Me:  (Verbal response)   I guess if I’m paying you for your expertise I should listen to your advice.

Me:  (Mental thought)  I’ll ask the readers what they like to see on an author’s web site. 

Do readers look at author’s web sites? 

What are they looking for on an author web site?

Do they read their blogs? 

Do they want to be Facebook friends or follow them on Twitter? 

Do they want to enter contests? 

What do they like as a reward? 

The winner having a character named after them? 

A free book? 

Something else?

I can tell you what I think authors want from readers:

1)       Authors want readers to love their books.

2)       Authors want readers to buy their books.

3)       Authors want readers to tell all their friends how much they loved the author’s book(s).

4)       Authors want readers to encourage all of their friends to buy and read the author’s book(s).

What I hope readers want from an author is a really good book they can enjoy and escape into for a little while.  A book that takes them out of their own world, gives them a break from their own reality, uplifts, inspires, or maybe just entertains them for a couple of hours.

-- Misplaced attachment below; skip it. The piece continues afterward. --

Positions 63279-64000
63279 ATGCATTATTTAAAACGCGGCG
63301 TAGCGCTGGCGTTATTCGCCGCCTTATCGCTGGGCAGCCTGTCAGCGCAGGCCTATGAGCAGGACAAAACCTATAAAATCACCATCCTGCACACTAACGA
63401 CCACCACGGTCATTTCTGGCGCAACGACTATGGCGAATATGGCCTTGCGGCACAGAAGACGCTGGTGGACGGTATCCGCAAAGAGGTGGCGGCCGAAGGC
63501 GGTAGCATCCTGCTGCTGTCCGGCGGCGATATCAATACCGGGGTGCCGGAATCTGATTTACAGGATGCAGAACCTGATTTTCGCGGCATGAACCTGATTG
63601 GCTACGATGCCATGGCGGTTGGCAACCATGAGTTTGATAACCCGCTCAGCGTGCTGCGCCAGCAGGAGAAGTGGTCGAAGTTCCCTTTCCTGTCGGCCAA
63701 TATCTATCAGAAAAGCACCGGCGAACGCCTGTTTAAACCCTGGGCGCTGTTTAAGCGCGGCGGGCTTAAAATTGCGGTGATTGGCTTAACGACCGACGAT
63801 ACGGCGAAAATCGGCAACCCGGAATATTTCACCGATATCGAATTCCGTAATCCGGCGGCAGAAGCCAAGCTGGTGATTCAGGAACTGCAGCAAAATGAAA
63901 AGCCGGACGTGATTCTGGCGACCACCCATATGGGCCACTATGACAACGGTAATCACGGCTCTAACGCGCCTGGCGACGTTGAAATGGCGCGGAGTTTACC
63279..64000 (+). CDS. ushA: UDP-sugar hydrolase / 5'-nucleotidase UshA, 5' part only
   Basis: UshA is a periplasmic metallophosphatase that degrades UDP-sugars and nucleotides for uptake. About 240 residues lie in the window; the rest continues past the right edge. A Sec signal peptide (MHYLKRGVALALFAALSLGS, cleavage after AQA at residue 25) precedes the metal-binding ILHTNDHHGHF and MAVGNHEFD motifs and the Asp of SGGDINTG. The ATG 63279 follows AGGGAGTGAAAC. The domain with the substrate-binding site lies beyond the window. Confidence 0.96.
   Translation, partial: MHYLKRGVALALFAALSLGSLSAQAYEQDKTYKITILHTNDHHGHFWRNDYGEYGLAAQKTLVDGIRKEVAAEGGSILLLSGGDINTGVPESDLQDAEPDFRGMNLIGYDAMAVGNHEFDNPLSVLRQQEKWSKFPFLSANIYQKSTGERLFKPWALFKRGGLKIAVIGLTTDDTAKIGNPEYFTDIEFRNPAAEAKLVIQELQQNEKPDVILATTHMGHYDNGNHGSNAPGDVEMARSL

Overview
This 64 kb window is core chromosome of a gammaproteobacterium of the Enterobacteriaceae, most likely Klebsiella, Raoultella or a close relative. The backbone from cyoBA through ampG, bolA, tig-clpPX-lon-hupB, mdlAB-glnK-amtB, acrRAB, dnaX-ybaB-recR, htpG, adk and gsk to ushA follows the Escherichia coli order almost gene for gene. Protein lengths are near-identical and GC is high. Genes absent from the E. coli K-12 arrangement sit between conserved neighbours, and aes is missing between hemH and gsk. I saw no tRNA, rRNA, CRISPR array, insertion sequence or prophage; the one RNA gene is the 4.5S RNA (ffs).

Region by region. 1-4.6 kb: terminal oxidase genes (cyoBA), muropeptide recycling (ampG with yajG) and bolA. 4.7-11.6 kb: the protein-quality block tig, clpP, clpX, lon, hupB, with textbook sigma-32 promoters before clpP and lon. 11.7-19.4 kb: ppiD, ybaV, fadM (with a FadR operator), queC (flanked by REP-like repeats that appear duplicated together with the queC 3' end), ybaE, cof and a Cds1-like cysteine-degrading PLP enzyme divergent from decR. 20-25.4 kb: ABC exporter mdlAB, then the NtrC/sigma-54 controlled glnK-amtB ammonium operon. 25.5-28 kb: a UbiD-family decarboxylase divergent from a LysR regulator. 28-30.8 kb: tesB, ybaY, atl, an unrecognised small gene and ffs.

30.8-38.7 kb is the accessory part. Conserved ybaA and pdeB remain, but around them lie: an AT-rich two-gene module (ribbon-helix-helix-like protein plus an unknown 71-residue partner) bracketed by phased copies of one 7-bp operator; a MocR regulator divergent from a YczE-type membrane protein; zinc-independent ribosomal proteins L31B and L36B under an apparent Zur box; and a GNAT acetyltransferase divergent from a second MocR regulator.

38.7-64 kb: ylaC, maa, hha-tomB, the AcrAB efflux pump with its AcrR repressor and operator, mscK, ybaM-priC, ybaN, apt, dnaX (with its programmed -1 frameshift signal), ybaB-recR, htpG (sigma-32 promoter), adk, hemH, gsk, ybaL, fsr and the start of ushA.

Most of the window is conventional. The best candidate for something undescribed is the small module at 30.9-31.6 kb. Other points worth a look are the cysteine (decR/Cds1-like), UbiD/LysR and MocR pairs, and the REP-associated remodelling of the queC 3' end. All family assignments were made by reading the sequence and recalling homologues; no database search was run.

If there’s something else readers expect from authors I don’t know what it is.

But I’d like to.

In the words of Popeye, “I yam what I yam.”

And in my own words as an author, “I write what I write.”  Humor, emotion, romance, love, happy endings.

Which leaves me with two burning questions:

How are readers going to find me? 

Really, truly what do readers want from authors?  (Besides the best book I can write.)


Check out A Forever Kind of Guy coming from Samhain publishing in October 2011.

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Picky Reader Reads Non-Fiction – 1